The Reversible Destiny Foundation and Gagosian are pleased to announce the exhibition of six paintings by Arakawa.
The exhibition will be on view from May 2 through May 26th, 2017 at the Gagosian gallery at 555 West 24th Street, New York.
The Reversible Destiny Foundation is pleased to announce the partnership with Gagosian Gallery, as featured in ARTnews.
“It has been anthologized in museum collections and exhibitions,” Gagosian Gallery director Ealan Wingate told ARTnews of Arakawa’s work, “but our current time has not kept up with it.”
Arakawa’s 2-D artworks will be the primary focus of the Gagosian collaboration. Chief among them is The Mechanism of Meaning (1963-1973), an 80-panel painting series that exists in two different versions, one at the Sezon Museum of Modern Art in Japan and the other in the holdings of the foundation. Reversible Destiny also has desires to bring out past writings and more eclectic work.
“Now we are looking at marvelous generations of artists who feel free to explore different ways of communicating through words, line, color, form, diagrams. It’s interesting to go back to a forerunner.”
The first major exhibition to explore the storied history of the groundbreaking mid-20th-century Dwan Gallery will premiere at the National Gallery of Art, Washington, from September 30, 2016, through January 29, 2017. Honoring Virginia Dwan's gift from her extraordinary personal collection to the National Gallery of Art, Los Angeles to New York: Dwan Gallery, 1959–1971 will be on view in Concourse galleries of the newly renovated East Building. The exhibition traces Dwan's remarkable career as a gallerist and patron through some 100 works drawn from her collection as well as from museums and private collections. The exhibition includes Arakawa's Untitled, "Stolen", 1969, collection of Wadsworth Atheneum Museum of Art, Hartford.
The exhibition travels to the Los Angeles County Museum of Art, where it will be on view from March 19 through September 10, 2017.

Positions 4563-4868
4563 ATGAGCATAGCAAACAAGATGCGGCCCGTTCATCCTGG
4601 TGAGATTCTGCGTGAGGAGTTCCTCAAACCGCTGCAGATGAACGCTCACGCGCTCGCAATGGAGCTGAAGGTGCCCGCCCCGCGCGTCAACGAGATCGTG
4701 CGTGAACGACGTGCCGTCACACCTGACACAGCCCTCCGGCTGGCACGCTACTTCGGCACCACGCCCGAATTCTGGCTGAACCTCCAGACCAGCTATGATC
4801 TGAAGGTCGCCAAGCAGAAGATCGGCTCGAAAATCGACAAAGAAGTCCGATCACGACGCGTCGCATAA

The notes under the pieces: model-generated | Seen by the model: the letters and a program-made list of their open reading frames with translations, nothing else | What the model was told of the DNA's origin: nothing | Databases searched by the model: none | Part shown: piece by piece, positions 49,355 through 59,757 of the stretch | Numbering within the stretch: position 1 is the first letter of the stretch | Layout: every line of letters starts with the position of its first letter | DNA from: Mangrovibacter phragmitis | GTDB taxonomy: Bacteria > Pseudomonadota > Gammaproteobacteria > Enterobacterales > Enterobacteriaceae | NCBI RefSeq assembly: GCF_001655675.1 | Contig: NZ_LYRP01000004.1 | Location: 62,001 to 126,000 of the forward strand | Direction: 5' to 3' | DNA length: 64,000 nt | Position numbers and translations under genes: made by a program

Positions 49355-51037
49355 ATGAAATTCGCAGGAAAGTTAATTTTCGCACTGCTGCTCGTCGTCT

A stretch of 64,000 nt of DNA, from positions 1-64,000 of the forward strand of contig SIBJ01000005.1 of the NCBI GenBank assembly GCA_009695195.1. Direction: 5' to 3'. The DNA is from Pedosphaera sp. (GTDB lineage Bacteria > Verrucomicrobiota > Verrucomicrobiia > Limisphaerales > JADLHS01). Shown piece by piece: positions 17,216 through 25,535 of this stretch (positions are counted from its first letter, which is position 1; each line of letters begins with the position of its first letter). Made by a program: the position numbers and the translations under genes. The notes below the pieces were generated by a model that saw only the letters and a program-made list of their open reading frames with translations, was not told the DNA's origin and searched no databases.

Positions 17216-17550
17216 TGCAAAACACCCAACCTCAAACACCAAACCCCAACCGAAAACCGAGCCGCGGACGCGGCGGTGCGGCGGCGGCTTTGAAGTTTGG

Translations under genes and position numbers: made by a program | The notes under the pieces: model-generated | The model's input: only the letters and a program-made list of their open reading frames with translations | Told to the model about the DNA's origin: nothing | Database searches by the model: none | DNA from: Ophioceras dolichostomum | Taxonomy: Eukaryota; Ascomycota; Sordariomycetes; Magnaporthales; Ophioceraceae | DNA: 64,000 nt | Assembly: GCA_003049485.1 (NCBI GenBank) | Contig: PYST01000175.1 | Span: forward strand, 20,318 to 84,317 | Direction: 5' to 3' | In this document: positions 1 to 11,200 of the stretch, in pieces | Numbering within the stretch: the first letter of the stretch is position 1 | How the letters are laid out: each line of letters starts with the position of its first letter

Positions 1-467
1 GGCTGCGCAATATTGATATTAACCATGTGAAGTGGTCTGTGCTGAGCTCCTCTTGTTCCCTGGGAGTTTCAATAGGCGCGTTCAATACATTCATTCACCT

Reversible Destiny Foundation and Triple Canopy are pleased to present a screening of Children Who Won’t Die (2010). Directed by Nobu Yamaoka and scored by composer Keiichiro Shibuya, the documentary is a meditation on the work of Japanese artist Arakawa and his efforts, with his wife and creative partner Madeline Gins, to “reverse destiny” and free humanity from the necessity of death.
Children Who Won’t Die is part of Triple Canopy’s Vanitas issue, which explores contemporary meditations on mortality as well as the delights, delusions, and pressures of fleshly existence. The issue will also include an essay on the anti-death architecture of Arakawa and Gins by Triple Canopy senior editor Matthew Shen Goodman and Lucy Ives. The film is in Japanese with English subtitles, and will be introduced by Shen Goodman.
In collaboration with Asia Contemporary Art Week and hosted by Artnet, this event launches Reversible Destiny Foundation’s series of public programs.
The panel discussion Points of Convergence invited distinguished speakers who brought to the table distinct perspectives into the art and philosophy of Arakawa and how they may be contextualized within the international art of 1960s - 1970s. The panelists were Dr. Reiko Tomii, Naoto Nakagawa, and Dr. Charles Haxthausen. The program was moderated by Dr. Miwako Tezuka, Consulting Curator of Reversible Destiny Foundation.
Organized by gallery ART UNLIMITED, ARAKAWA + GINS Tokyo Office (Coordinologist, Inc.)
in Cooperation with The Institute of Oriental and Occidental Studies – KANSAI UNIVERSITY / Reversible Destiny Foundation
At Frieze Masters, 2016, Eykyn Maclean presented The Eye of Arturo Schwarz, an homage to the legendary gallerist and the eponymous Galleria Schwarz, which operated in Milan from 1954-1975. The gallery became a cultural centre in Milan, as Schwarz not only introduced Italy to the avant-garde art of Dada and Surrealism, but also discovered, promoted, and exhibited emerging artists such as Tano Festa, Enrico Baj, and Shusaku Arakawa.
2016 marks the 100th anniversary of the birth of the Dada movement and the 50th anniversary of Schwarz's seminal exhibition of the same theme.